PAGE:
Researchers spot malware toolkit designed to steal sensitive enterprise and government data

The researchers have claimed that the specially crafted malware is very much capable to travel the distance between and reaches the isolated and sensitive network to do the damage

Even though threat analysts found tens and hundreds of malware instances targeting networks and systems, spotting malware aiming at the air-gapped network is really tough. Because most of the malware authors target systems and networks connected to the internet.

However, threat researchers at cybersecurity solution provider ESET have found a new instance of such malware targeting an air-gapped network. The malware toolkit called Ramsay is capable of skipping the strict security layers and invading an air-gapped system.

Ramsay malware anatomy

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Representative Image: A cyber security researcher from the UK is allegedly behind the Kronos malware. Reuters

The ESET experts have claimed that the main agenda behind designing Ramsay is to steal sensitive corporate and government data by collecting them in a secret container and wait patiently for an exfiltration opportunity.

The ESET researchers have explained that the specially crafted malware is very much capable to travel the distance between and reaches the isolated and sensitive network to do the damage. The sample of the malware was uploaded to the VirusTotal database by someone anonymous from Japan. The researchers have found the malware framework is still going through its infancy and the malware authors are supposed to improvise and strengthen the attack vector with its final version.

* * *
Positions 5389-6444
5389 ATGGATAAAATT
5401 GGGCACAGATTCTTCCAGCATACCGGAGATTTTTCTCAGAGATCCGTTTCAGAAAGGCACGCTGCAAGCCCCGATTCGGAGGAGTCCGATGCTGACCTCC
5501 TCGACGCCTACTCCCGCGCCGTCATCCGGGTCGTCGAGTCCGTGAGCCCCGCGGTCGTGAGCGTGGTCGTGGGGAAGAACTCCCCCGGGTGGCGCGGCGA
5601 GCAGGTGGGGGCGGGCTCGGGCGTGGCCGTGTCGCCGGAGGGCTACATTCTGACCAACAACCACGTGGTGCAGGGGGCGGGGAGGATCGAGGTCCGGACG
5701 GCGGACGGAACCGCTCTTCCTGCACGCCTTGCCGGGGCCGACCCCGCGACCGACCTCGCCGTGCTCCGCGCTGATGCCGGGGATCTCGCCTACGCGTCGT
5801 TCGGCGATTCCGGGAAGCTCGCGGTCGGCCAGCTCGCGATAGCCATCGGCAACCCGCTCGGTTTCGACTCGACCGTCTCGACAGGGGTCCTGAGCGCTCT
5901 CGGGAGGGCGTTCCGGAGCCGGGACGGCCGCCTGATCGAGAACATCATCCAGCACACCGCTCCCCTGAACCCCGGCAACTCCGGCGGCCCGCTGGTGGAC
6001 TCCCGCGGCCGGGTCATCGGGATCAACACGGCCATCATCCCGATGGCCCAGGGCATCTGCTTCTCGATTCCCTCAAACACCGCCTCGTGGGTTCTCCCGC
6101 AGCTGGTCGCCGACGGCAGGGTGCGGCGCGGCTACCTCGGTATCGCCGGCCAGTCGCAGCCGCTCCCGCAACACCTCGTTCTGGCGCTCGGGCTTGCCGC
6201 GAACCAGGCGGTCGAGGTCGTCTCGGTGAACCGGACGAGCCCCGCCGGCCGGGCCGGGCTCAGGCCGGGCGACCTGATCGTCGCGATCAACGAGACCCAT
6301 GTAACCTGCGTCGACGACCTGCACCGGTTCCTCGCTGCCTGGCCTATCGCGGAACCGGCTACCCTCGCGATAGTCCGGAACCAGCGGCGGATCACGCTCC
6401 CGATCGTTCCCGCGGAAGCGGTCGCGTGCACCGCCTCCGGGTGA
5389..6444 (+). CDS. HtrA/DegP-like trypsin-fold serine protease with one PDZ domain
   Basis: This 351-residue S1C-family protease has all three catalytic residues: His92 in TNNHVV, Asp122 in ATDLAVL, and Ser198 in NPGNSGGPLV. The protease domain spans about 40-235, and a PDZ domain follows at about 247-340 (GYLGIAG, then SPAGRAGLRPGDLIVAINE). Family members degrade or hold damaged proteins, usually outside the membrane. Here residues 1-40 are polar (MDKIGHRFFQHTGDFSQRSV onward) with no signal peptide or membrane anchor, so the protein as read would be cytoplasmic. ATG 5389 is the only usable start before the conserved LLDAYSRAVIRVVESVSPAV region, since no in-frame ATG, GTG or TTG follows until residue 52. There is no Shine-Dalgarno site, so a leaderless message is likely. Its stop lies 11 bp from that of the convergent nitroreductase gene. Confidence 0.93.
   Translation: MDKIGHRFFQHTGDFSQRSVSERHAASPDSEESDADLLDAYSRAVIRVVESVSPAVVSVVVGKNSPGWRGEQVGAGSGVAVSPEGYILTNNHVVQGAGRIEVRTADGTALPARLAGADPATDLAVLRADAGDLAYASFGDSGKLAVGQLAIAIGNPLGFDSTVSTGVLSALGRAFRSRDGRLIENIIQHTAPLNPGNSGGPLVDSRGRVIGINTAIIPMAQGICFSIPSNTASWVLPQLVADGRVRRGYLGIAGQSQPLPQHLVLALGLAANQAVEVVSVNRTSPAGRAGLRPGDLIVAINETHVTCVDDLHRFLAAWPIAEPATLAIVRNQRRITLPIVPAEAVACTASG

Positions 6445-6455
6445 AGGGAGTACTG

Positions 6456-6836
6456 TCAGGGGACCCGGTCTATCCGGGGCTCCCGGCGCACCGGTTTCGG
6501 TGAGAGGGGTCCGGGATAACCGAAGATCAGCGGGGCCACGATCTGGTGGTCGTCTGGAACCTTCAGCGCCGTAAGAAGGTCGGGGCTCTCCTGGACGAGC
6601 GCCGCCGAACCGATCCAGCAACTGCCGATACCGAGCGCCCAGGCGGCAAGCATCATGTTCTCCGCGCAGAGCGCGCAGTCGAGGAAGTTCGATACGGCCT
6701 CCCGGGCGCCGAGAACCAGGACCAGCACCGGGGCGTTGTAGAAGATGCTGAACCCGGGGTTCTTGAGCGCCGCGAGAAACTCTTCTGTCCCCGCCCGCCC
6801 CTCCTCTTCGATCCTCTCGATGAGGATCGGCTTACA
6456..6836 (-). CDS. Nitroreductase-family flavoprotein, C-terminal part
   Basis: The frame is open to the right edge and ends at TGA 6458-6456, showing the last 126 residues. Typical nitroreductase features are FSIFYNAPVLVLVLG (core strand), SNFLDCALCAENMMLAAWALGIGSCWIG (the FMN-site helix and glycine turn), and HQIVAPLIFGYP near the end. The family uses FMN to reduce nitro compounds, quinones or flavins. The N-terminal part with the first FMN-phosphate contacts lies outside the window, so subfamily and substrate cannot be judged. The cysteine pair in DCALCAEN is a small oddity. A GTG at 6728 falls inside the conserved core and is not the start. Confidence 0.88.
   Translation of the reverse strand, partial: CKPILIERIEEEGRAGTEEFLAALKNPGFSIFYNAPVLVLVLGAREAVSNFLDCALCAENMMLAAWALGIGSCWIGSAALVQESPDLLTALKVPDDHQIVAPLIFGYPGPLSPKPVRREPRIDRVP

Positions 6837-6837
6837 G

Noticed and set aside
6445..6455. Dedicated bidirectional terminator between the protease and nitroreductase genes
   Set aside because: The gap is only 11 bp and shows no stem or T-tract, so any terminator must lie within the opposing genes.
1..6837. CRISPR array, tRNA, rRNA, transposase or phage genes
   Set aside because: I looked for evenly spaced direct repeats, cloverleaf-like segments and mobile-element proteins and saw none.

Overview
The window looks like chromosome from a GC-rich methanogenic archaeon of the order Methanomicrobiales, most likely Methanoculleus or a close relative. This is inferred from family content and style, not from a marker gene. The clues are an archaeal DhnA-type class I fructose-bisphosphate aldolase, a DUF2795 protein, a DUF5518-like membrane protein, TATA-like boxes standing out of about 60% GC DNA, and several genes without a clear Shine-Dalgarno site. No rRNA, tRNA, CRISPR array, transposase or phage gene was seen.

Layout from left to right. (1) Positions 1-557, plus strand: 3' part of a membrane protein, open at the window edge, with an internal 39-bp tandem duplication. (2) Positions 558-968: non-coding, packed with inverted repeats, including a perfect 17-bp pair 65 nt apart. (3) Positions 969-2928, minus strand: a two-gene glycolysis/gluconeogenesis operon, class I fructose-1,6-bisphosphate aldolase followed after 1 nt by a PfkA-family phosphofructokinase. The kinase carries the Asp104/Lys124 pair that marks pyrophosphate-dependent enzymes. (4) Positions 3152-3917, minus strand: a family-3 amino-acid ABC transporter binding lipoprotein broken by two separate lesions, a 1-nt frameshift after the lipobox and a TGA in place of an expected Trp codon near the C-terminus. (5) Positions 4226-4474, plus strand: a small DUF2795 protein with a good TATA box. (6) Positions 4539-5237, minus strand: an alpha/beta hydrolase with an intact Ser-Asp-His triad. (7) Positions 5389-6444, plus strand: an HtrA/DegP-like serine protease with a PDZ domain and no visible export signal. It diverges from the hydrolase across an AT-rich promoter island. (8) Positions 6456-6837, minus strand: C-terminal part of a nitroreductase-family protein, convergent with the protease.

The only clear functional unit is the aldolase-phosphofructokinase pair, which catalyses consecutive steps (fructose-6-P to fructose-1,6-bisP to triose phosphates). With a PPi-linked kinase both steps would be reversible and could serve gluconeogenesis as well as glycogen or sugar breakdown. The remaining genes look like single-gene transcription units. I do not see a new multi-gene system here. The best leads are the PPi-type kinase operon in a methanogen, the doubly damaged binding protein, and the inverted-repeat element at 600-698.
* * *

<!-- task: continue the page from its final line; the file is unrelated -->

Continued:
What is Air gap network?

If you're unaware, Air gap networks are a sensitive network of computers that exist in most of the public and private enterprises. The minuscule network usually kept under strict surveillance and remains detached from the internet and the regular system network.

How does Ramsay malware work?

According to the ESET research analysis, the Ramsay malware comes in the form of an RTF (Rich Text Format) file as an email attachment. Once the victim downloads the attached document and opens it, the hidden code inside the file intends to exploit two Windows vulnerabilities. Out of which one is related to the Microsoft Office's Equation editor (CVE-2017-1188), while the CVE-2017-0199 exploits another MS Office vulnerability to infiltrate into the target system.

Once the Ramsay malware installs itself, it executes a module dubbed Collector to search through all the storage devices attached to the computer and retrieves Word, PDF, and ZIP documents to hidden storage. Later the spreader module of the malware kick in with an intrusion to append its instances with every PE (Portable Executable) files exists in removable drives and network shares. The Ramsay later waits patiently for the attacker's instruction to fire the data exfiltration module.
The researcher was, however, unable to locate the exfiltration module until now, meaning the exfiltration operation detail is not yet known. The blog author has claimed that Ramsay retains a bunch of shared artifacts from Retro malware. The Retro malware has been developed by the APT group Dark Hotel.

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